Dig Baton Rouge

Community Build

By Claire Salinas

 

In 2003 BREC passed a tax to enhance East Baton Rouge parks. $80,000 was allocated to the Gardere Lane Park, but nothing was done to update the park.  In 2013, another tax passed, but still nothing was done.

As it stands, children at the Gardere Lane Park can play soccer, basketball, and baseball, but have nowhere to climb monkey bars, race down a slide, or swing. But all of this will soon change since the center has recently received a grant from Kaboom to build a new playground.

Up to this point, BREC has offered a mobile playground for community children during the summer and holidays complete with hula hoops, basketballs and goals, jump ropes, and other portable exercise equipment, but the grant money will allow a permanent structure to be built.

According to Gardere Center Initiative Director, Murelle Harrison, the permanent playground will enable the community to engage in various physical activities daily rather than at scheduled times.

“In addition to the physical benefits of a playground, children will learn how to socially interact, develop playground etiquette and take proper care of the equipment,” Harrison said.

Harrison also feels like the playground will help to create a healthier community.

“We believe that a playground will help to reduce obesity, stress and crime,” Harrison said. “It’s among the foundation pieces to build a healthy community.”

The community will play an integral part in building the playground. Last Saturday the Gardere Initiative hosted a Design Day during which community members were asked to choose their favorite playground design.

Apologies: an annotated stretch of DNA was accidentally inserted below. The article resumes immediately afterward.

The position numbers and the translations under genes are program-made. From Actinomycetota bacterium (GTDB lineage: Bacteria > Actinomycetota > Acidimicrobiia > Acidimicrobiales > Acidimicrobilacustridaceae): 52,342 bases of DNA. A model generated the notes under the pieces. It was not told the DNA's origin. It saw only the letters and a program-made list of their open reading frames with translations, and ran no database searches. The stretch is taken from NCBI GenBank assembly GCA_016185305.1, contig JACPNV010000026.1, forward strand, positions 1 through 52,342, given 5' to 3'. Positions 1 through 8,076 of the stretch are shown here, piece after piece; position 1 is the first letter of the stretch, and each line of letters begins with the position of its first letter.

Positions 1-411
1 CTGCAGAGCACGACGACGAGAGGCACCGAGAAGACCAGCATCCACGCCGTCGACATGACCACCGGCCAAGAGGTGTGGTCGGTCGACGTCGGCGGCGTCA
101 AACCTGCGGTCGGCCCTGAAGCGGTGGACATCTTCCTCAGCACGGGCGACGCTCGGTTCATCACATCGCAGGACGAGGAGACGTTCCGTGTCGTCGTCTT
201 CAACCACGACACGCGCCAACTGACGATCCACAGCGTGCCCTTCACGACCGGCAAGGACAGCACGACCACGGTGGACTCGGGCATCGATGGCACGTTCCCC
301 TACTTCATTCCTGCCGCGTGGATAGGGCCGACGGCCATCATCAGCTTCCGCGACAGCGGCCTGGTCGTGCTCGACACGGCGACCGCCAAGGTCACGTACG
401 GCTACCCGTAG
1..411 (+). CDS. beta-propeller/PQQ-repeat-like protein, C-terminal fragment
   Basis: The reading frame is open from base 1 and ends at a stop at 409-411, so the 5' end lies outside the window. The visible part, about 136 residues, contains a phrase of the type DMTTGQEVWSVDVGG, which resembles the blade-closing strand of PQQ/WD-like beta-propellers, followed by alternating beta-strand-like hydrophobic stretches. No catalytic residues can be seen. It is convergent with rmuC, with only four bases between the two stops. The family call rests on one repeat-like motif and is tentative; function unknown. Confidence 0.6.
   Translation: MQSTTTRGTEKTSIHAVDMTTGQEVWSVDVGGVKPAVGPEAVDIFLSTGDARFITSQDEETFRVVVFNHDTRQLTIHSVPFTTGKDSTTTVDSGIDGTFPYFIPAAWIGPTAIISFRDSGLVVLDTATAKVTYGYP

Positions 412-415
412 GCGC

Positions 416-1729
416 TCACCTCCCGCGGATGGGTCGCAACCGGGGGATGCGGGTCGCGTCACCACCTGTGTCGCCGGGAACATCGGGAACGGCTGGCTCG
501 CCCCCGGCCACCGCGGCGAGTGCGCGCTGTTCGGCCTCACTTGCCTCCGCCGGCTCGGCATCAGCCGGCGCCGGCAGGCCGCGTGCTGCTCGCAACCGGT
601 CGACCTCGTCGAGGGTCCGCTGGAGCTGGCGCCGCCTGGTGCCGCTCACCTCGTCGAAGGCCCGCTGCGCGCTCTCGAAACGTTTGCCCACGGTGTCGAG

These votes will be very important to the building process since, according Gardere Initiative program director, Reginald Brown, “popular votes wins here.” The design chosen by the community at Design Day will be used to build the playground.

The community will also be invited out to a build day in June to help put the finishing touches on the playground. According to Brown. all community participation in the process is vital.

“It creates ownership and that’s exactly what we need in a community. We need residents to take ownership of all the things that happen in their community,” Brown said. “It reduces crime and violent behavior also because people know each other, take care of each other and look out for each other.”

Harrison explained that the design process becomes even more personal later this year, with opportunities in April and May for children to decorate tiles with their names that will be used as the walkways around the park.

Brown thinks the playground will give the kids a place in their community where they can simply have “good clean fun.”

“Adults care about the welfare of the kids in this community because they’re actually doing something to improve where they play and hang out,” Brown said.

Children can come paint and decorate tiles for the walkways and walls in the new park at 10 a.m. on April 6 and May 3 and the community build day will take place on June 6 from 8 a.m. to 1 p.m. at Gardere Lane BREC Park 1702 Gardere Lane.

For more information about the building process contact Reginald Brown at 225.769.0305.

 

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